U.S. HOMESTEAD RECORDS. Ancestry.com’s collection of U.S. Homestead Records (1861-1936) has recently been updated. According to the collection description, “Homestead files consist of unbound documents that include final certificates, applications with land descriptions, affidavits showing proof of citizenship, register and receiver receipts, notices and final proofs, and testimonies of witnesses. These documents are part of the Records of the Bureau of Land Management (formerly known as the General Land Office), Record Group (RG) 49. The collection currently includes records from Arizona, Indiana, Nebraska, Nevada, Ohio, and part of Iowa. Additional records will be added in future updates.”
U.S. PASSPORTS. Nearly 40,000 indexed names have been added to FamilySearch.org’s free collection of United States Passport Applications (1795-1925). These are a fantastic resource for finding immigrant ancestors and those who traveled a lot. Click here to learn more about U.S. passport records.
Thanks for sharing this post with others who have ancestors from these parts of the world. You’re a gem!
by Lisa Cooke | Mar 6, 2015 | 01 What's New, Brick Wall, Canadian, Cemeteries, FamilySearch, Google, Maps, Records & databases, Research Skills, United States
Every week, we see so many new genealogy records posted online! We highlight major resources in individual blog posts. But sometimes smaller or regional collections catch our eye, too. We’ll round these up for you in a post like this on Fridays.
Watch for the genealogy records that your ancestors might appear in–but also watch for the kinds of records that may be out there for your kin, which might help you break down your family history “brick walls.”
PRISON RECORDS. Kingston, Canada, Penitentiary Inmate Ledgers, 1913-1916, are now available on Flickr. According to GenealogyCanada.blogspot.com, “The ledger includes frontal and profile mug shots, the inmate’s name, alias, age, place of birth, height, weight, complexion, eye colour, hair colour, distinctive physical marks, occupation, sentence, date of sentence, place of sentence, crime committed, and remarks of authorities.”
CEMETERY HEADSTONES. The Canadian Headstone Photo Project is now also searchable at FamilySearch.org. The original site with over a million headstone photos isn’t new. But some people don’t know about the site, and its search interface isn’t as pretty or flexible. So we think it’s nice that FamilySearch is hosting that data, too. According to FamilySearch, the collection is still growing. “This collection will include records from 1790-2013. The records include a name index of headstone inscriptions, courtesy of CanadianHeadstones.com, which is a family history database of records and images from Canada’s cemeteries.”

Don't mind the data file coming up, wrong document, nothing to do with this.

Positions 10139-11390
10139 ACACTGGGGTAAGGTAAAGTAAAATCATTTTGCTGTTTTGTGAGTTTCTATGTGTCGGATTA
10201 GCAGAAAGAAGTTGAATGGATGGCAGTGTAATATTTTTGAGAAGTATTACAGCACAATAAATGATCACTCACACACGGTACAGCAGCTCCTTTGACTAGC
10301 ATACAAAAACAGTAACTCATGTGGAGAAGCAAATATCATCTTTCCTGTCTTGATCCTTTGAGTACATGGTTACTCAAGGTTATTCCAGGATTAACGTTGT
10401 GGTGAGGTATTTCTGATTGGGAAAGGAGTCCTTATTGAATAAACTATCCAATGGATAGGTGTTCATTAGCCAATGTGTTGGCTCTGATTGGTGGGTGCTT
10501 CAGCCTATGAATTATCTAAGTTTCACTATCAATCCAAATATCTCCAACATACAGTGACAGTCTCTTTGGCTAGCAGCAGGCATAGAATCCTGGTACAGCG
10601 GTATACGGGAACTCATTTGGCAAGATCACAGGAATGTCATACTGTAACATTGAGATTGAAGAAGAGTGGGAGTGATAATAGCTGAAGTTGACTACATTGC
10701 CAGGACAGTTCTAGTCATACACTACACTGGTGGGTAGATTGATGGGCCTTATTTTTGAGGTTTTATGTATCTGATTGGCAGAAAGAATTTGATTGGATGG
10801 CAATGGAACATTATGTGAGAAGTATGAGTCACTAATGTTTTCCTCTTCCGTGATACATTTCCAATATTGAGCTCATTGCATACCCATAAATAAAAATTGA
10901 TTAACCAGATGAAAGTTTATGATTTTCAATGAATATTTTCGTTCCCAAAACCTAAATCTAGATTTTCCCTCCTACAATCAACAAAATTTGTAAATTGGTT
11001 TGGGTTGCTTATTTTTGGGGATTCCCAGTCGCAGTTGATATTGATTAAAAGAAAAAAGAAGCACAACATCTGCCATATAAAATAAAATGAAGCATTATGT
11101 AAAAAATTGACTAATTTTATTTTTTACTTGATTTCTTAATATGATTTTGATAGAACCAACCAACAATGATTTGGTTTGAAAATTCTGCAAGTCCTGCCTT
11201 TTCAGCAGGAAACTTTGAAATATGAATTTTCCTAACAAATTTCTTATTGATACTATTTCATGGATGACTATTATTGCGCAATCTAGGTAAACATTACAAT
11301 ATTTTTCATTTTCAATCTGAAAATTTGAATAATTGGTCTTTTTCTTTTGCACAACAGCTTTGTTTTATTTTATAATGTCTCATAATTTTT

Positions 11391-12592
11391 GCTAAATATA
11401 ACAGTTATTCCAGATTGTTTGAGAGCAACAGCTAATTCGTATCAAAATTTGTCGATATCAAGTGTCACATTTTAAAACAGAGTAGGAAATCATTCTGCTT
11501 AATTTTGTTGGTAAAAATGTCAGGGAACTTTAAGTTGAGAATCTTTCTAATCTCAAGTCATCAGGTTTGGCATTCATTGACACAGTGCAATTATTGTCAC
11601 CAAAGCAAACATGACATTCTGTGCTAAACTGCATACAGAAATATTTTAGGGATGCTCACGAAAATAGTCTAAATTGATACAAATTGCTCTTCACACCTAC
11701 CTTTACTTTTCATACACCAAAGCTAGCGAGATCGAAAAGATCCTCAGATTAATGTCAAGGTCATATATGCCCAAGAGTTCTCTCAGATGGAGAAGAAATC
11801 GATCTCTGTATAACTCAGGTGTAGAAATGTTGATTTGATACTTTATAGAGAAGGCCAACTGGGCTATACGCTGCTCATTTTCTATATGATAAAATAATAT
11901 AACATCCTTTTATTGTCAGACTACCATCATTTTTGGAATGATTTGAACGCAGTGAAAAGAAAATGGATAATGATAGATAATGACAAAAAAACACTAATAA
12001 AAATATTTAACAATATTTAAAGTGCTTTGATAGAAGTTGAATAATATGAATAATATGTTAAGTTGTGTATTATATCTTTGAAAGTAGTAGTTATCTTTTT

HISTORICAL PROPERTIES MAP INTERFACE. The state of Delaware in the United States has launched an updated version of its CHRIS (Cultural and Historical Resource Information System) GIS tool. Use this interface to explore houses, districts and National Historic Landmarks in your ancestor’s Delaware neighborhoods. Maybe a place they lived, worked, shopped, worshiped or attended is still standing!
Not sure how to find record sets like these for YOUR family history? Here’s a tip! Use the “numrange” search operator in Google to locate records from a particular time period. Do this by typing the range of years to search (first and last year) into your Google search box, with two periods in between (no spaces). For example, the search “Kingston Penitentiary” 1900..1920 brings up the ledgers mentioned above.
This tip comes to you courtesy of the book The Genealogist’s Google Toolbox, Second Edition by Lisa Louise Cooke–the fully-revised 2015 edition that’s packed with strategies that will dramatically improve your ability to find your family history online.
by | Oct 23, 2014 | 01 What's New, Digital Archives, History, Listeners & Readers, Memory Lane, Photographs, Preservation, Volunteer
Matt from Omaha, Nebraska (U.S.) recently told me about a project his cousin is working on that is so cool the story was picked up by U.S.A. Today.
While poking around at an 1800s-era Iowa prison about to be torn down, Mark Fullenkamp came across boxes of old glass negatives. Upon closer inspection, he found they were intake photos of the inmates. Some were 150 years old!
Mark first set out to digitize and reverse the negative images of over 11,000 prison inmate photos. Others gradually became involved, like scholars at University of Iowa where he works and even inmates at the Iowa Correctional Institution for Women. A doctoral candidate who was interviewed by U.S.A. Today says she’s struck by the moment these photos were taken: when their lives were about to change forever. Though many look tough for the camera (and presumably the other inmates), she sees a lot of emotion in their expressions: “The eyes are everything.”
Now Fullekamp’s team is trying to connect names and stories with the photos. It’s not easy, but many of the pictures have inmate numbers on them. Some files have surfaced with inmate numbers and names in them. Others are stepping forward with memories.
Read more about the project on Matt’s blog.
Got a digital photo archiving project of your own? Click here to learn about a free ebook published by the Library of Congress on digital archiving.